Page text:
TheNJ 101.5radio debate scheduled later this month was one Frank Lautenberg quickly agreed to – in fact his campaign was the first to confirm its participation.
Could it be that Lautenberg isn't really "ducking debates" as Zimmercharged andthe mediareported? Or is it that Millennium Radio's flagship station hasmatured from Animal House to "Meet the Press"standing in New Jersey politics?
"We'd like to think if someone is running for statewide political office, it's become a right of passage to appear on our station," offered Eric Scott, the station's news director. "We've done a debate in every major political race over the last 15 years.
One of those debates featured a no-show Lautenberg, with his opponent Doug Forrester debating an empty chair.
The station also believes it has the best format for these face-offs and offers the "only true debate" during the election cycle.
In the studio the candidateshave no choice but to get up close – – and sometimes, personal – -with Scott serving as ringmaster.
"There are no notes or briefing papers allowed," said Scott. "We give them a blank notepad and test their knowledge off the top of their head, not what their campaigns have scripted for them."
As for format, the questions come from two sources. The first half is reserved for"real Jersey" callers, unscreened by the station. Next comes the rebuttal segment – this is when the candidates ask each other questions.
"You get a good slice of what's on voters mind that way,and both candidates have to answer the question," Scott noted about the listener participation. As for the talking-directly-to-each-other part, Scott said the candidates understandthat after 30 seconds their opponent's micwill be turned back on and they can jump back into the fray.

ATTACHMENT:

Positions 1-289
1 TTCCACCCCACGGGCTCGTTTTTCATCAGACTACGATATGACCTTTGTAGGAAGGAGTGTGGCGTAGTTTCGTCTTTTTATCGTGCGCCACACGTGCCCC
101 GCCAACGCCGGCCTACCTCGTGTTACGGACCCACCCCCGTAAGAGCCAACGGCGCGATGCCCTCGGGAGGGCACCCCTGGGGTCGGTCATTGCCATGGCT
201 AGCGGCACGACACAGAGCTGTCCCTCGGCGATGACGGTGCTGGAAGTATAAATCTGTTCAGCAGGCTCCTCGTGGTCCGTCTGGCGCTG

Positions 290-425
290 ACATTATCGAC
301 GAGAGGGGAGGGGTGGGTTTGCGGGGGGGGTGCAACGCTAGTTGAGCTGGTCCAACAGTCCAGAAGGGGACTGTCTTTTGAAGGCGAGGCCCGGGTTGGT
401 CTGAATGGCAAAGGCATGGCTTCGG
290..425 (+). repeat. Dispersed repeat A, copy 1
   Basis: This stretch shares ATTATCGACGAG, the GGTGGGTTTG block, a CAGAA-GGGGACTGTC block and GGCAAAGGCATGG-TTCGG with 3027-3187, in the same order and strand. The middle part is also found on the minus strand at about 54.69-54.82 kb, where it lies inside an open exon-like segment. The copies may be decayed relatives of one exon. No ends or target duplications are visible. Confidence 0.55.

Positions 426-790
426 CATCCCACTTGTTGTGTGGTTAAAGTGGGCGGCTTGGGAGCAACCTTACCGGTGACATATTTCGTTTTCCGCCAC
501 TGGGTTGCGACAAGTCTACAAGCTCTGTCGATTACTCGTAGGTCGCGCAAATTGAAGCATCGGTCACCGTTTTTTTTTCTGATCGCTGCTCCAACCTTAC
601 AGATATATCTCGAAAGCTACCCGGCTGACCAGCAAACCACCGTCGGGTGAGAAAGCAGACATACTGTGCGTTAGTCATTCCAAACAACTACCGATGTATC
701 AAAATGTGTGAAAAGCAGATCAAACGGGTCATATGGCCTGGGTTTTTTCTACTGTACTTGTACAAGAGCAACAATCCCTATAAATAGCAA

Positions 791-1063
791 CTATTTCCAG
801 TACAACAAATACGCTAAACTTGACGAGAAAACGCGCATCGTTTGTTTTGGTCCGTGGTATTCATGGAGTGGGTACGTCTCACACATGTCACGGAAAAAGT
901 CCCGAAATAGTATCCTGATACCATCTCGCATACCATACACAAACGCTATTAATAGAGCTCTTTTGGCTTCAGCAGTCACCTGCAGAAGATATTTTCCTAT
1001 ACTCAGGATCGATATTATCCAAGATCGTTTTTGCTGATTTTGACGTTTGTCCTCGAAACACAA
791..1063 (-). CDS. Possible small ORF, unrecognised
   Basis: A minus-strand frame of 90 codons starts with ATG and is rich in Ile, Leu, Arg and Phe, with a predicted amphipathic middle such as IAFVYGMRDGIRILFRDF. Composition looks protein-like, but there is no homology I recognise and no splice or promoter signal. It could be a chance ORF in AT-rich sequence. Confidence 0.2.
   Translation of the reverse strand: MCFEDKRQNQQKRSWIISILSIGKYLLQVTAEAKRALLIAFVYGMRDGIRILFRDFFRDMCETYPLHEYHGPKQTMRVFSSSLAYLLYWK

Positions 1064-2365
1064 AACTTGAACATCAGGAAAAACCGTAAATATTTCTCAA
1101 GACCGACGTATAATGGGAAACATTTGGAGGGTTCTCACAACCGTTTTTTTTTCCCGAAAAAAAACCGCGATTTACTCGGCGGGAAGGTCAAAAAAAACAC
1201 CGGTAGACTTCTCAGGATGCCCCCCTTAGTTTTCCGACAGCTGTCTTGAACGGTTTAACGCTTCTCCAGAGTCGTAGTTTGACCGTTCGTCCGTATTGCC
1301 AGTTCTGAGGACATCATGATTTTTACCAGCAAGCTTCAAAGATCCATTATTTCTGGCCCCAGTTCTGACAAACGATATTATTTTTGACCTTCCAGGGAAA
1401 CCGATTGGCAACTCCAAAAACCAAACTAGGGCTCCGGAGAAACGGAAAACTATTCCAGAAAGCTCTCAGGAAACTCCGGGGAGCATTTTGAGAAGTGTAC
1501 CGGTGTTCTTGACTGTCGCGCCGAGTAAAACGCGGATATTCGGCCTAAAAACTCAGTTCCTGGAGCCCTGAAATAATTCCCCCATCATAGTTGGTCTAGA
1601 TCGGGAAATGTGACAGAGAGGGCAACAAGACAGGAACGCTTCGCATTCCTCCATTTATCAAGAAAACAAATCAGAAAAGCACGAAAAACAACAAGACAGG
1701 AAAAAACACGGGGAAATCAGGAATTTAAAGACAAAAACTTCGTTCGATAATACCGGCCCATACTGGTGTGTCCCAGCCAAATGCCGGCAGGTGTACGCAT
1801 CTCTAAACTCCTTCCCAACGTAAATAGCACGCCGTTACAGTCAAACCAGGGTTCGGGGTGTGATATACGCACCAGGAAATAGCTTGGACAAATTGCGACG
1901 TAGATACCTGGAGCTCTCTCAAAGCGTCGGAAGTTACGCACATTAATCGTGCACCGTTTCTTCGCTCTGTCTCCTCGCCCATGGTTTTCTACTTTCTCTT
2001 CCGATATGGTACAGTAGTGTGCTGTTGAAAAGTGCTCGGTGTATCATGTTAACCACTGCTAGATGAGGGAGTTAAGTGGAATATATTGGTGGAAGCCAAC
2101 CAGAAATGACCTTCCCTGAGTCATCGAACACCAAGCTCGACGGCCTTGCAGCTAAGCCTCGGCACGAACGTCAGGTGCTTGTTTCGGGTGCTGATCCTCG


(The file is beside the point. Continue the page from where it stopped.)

"It may have degenerated in the past with the candidates shouting down the other, but even in those cases, it gives you a real perspective into how they conduct themselves," Scott added.
Given newspapers' falling circulation,radio may begin to play an even more prominent role in political reporting. Millennium now staffs bureaus in Bergen, Burlington, Mercer, Monmouth, Ocean, and Atlantic Counties, as well as at the Statehouse.
The station believes its news product reaches more people in a week than every newspaper in this state combined.
As for the upcoming showdown, Scott predicts the listening audience will range from 1.2 to 2.5 million across its network. Its reach will be even bigger if you count the potential for a television simulcast on Channel 12 and access via its web archive.
Of course, the debate itself will be a news event covered not only by Millennium, but by every political reporter in the state.
Maybe NJ 101.5 should move the start time for the debate up an hour earlier. They'd be sure of a captive audience, with most of the listeners trapped in NJ's famous afternoon drive-time traffic jams.
On second thought, the commentary from "real Jersey" callers stuck on the Turnpike or Parkway may violate FTC decency standards!
Debbie Holtz, PolitickerNJ.com's political media columnist, studies and teaches public policy and writing at Rutgers University.